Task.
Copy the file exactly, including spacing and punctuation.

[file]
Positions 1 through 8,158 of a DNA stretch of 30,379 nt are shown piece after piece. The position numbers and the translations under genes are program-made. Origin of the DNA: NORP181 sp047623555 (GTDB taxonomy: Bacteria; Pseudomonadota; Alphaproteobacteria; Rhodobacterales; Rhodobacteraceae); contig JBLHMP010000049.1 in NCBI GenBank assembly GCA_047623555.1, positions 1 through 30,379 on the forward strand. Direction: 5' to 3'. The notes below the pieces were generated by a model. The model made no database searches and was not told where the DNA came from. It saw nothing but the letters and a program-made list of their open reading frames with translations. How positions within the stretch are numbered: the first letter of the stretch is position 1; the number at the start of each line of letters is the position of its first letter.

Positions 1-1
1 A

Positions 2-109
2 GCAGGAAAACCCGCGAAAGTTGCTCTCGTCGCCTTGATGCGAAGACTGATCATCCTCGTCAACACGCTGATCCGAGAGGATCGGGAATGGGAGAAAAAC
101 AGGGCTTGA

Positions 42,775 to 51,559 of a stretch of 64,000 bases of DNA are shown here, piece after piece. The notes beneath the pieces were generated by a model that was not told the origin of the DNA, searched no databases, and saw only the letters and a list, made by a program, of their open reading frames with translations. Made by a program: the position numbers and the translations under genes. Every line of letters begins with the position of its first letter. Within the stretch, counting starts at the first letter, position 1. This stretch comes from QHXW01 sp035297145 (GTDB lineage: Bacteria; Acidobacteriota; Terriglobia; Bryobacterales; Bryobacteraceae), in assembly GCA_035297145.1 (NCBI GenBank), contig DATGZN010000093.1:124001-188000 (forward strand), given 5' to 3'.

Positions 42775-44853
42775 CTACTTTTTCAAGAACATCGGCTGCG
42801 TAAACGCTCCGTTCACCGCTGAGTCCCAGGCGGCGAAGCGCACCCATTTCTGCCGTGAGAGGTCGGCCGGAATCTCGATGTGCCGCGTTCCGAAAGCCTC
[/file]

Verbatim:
Positions 1 through 8,158 of a DNA stretch of 30,379 nt are shown piece after piece. The position numbers and the translations under genes are program-made. Origin of the DNA: NORP181 sp047623555 (GTDB taxonomy: Bacteria; Pseudomonadota; Alphaproteobacteria; Rhodobacterales; Rhodobacteraceae); contig JBLHMP010000049.1 in NCBI GenBank assembly GCA_047623555.1, positions 1 through 30,379 on the forward strand. Direction: 5' to 3'. The notes below the pieces were generated by a model. The model made no database searches and was not told where the DNA came from. It saw nothing but the letters and a program-made list of their open reading frames with translations. How positions within the stretch are numbered: the first letter of the stretch is position 1; the number at the start of each line of letters is the position of its first letter.

Positions 1-1
1 A

Positions 2-109
2 GCAGGAAAACCCGCGAAAGTTGCTCTCGTCGCCTTGATGCGAAGACTGATCATCCTCGTCAACACGCTGATCCGAGAGGATCGGGAATGGGAGAAAAAC
101 AGGGCTTGA

Positions 42,775 to 51,559 of a stretch of 64,000 bases of DNA are shown here, piece after piece. The notes beneath the pieces were generated by a model that was not told the origin of the DNA, searched no databases, and saw only the letters and a list, made by a program, of their open reading frames with translations. Made by a program: the position numbers and the translations under genes. Every line of letters begins with the position of its first letter. Within the stretch, counting starts at the first letter, position 1. This stretch comes from QHXW01 sp035297145 (GTDB lineage: Bacteria; Acidobacteriota; Terriglobia; Bryobacterales; Bryobacteraceae), in assembly GCA_035297145.1 (NCBI GenBank), contig DATGZN010000093.1:124001-188000 (forward strand), given 5' to 3'.

Positions 42775-44853
42775 CTACTTTTTCAAGAACATCGGCTGCG
42801 TAAACGCTCCGTTCACCGCTGAGTCCCAGGCGGCGAAGCGCACCCATTTCTGCCGTGAGAGGTCGGCCGGAATCTCGATGTGCCGCGTTCCGAAAGCCTC